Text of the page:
Oxana’s music brings Romanians in Ireland a little taste of home
2017-08-04 10:44:24 -
By Bill McCarthy
Romanians in Ireland need no longer look homeward for music performed in their native tongue, as an immigrant from Moldova is bringing their tunes to them.
Oxana Copceanu, 36, has been singing Romanian folk music since she was four years old. Now in Ireland, she has made a career of performing at weddings, baptisms and events for Romanians in Dublin.
“Romanian communities have been here for a very long time, and it’s special for them to christen a baby or have a wedding or birthday party and know that someone from their country is here to do that type of work,” she says. “They are very flattered and happy to not have the expense of bringing someone from Romania here to do that.”
Copceanu has recorded 12 original songs for a CD and is working toward the release of a second album, she explains. But she’s also reaching out to her fan base online: her Facebook page has over 3,000 followers and her YouTube channel has been viewed more than 45 thousand times.
Still, Oxana feels she is inspired more by live performance than online success. 
“The emotion that I see when I perform at these parties makes me go forward,” she says. “When I sing a song and they receive the message through the song and it makes them happy or makes their day or makes their party special, it is unforgettable.”
It helps, of course, that her music sounds good. 
“Oxana is a genius in music,” says Carmina Harr, a Romanian-Irish writer who saw Copceanu sing at her sister’s christening and her brother’s wedding. “The atmosphere in both events was unbelievable. Everybody was dancing and enjoying all her songs, talent and performance.”
Copceanu hopes this talent will help her give back to those who eased her transition to Ireland. 
“It wasn’t easy when I came to Ireland in 2001 because I was only 20 years old,” she says. “I just want to thank the Romanian community for welcoming me so warmly.”
The Irish community was also hospitable, she adds, as locals helped her practice English and navigate the city.
“The best thing about Ireland is the people – how nice and friendly and simple they were,” she says. “Even when you’re a foreigner, everywhere you go you are received with a smile.”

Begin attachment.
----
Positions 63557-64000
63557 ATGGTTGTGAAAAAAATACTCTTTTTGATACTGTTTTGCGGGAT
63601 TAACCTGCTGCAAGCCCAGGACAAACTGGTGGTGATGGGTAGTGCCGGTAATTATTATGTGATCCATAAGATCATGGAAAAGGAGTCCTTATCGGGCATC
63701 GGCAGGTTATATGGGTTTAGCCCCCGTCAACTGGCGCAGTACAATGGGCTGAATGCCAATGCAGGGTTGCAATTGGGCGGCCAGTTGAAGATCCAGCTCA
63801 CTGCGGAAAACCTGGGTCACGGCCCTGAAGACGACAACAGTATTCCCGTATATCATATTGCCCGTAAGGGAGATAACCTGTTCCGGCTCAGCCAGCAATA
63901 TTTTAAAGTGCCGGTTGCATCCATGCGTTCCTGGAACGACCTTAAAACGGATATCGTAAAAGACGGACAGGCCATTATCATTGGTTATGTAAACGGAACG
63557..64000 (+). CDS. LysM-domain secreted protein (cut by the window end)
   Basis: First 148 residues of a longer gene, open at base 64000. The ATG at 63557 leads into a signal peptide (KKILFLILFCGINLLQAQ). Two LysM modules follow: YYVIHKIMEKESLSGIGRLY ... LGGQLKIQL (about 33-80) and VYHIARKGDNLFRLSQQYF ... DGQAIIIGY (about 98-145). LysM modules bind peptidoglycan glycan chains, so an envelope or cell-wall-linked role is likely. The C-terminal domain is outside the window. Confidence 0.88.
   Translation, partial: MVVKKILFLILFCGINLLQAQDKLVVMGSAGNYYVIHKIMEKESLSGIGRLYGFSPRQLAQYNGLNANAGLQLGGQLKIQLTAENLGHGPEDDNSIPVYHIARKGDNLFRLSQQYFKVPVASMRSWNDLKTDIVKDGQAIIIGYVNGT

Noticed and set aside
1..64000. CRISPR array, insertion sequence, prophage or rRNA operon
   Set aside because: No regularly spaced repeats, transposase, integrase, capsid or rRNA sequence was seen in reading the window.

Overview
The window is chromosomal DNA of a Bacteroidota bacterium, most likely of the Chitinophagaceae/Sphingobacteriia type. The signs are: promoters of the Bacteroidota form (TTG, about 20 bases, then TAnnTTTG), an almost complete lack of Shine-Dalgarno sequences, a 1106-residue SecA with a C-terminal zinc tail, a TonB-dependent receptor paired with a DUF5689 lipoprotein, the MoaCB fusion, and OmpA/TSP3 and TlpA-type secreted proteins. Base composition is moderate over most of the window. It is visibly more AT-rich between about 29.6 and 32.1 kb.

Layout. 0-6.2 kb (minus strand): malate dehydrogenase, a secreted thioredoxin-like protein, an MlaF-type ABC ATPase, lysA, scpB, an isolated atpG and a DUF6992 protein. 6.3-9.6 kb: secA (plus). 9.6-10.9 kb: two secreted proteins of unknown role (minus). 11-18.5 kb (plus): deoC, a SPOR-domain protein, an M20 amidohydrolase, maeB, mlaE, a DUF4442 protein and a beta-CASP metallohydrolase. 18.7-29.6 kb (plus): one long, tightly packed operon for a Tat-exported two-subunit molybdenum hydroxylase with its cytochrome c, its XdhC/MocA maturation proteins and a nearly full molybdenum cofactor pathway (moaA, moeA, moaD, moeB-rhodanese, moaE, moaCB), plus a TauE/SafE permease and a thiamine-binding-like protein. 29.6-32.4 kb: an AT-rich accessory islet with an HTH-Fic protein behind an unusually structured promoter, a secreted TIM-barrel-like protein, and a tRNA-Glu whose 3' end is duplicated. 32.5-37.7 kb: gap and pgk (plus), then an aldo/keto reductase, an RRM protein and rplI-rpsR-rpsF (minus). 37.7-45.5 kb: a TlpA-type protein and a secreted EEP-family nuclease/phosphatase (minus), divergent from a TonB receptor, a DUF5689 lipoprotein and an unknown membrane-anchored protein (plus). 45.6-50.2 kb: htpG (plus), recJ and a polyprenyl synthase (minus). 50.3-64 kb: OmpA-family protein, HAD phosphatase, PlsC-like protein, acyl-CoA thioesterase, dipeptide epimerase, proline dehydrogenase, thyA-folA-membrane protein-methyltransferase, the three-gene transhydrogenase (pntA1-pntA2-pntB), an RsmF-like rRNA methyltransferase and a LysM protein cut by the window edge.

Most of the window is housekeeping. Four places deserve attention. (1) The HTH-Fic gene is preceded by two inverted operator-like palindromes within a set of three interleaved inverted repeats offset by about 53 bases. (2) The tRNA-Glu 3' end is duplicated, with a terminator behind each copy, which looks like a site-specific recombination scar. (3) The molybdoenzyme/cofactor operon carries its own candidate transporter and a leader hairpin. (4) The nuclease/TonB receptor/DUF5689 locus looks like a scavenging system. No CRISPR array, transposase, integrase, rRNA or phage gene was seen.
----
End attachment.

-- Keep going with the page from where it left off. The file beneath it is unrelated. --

Without such kindness, Copceanu says she might not have lasted abroad.
She first migrated to Ireland to escape a troubled relationship with the father of her two-year-old son, Alex. She knew singing would be more profitable abroad, and her uncle lived in Dublin. But she spoke little English and could not afford to bring Alex with her, so she left him in Moldova with her mother.
Once in Ireland, Copceanu enrolled in English school and took on two jobs. She lived with her uncle for nine months, and did not see Alex for two years.

“For the first two years in Ireland, I only slept four out of every 24 hours,” she recalls. “With two jobs and going to school full-time, it wasn’t easy at all. When you leave behind a two-year-old – especially from an unlucky relationship – it’s very hard.
But after those two years, Copceanu was able to return to Moldova on visits to check on Alex. And after six years and a switch in jobs, she brought him to Ireland.
With her finances secure and her son with her, Copceanu started investing in her music – and in herself. She began booking gigs and, in 2006, met her “other half”.
“I wouldn’t say it was love at first sight, but we both came from relationships where we suffered, so we wanted to be friends from the start,” she says of the man who is now her husband. “But this friendship kind of grew into something else and about a year down the line, we woke up living in the same place.”
Now, Copceanu says she is happier than ever. Her husband encourages her passions, and the two have a nine-year-old boy together.
“He supports everything that Oxana Copceanu is today,” she says.
And what is she today? By her own account, she is a singer and an immigrant, driven by love for music and a desire to make moments special.
But for Romanians living in Ireland? She’s the one who brings them a little taste of home.

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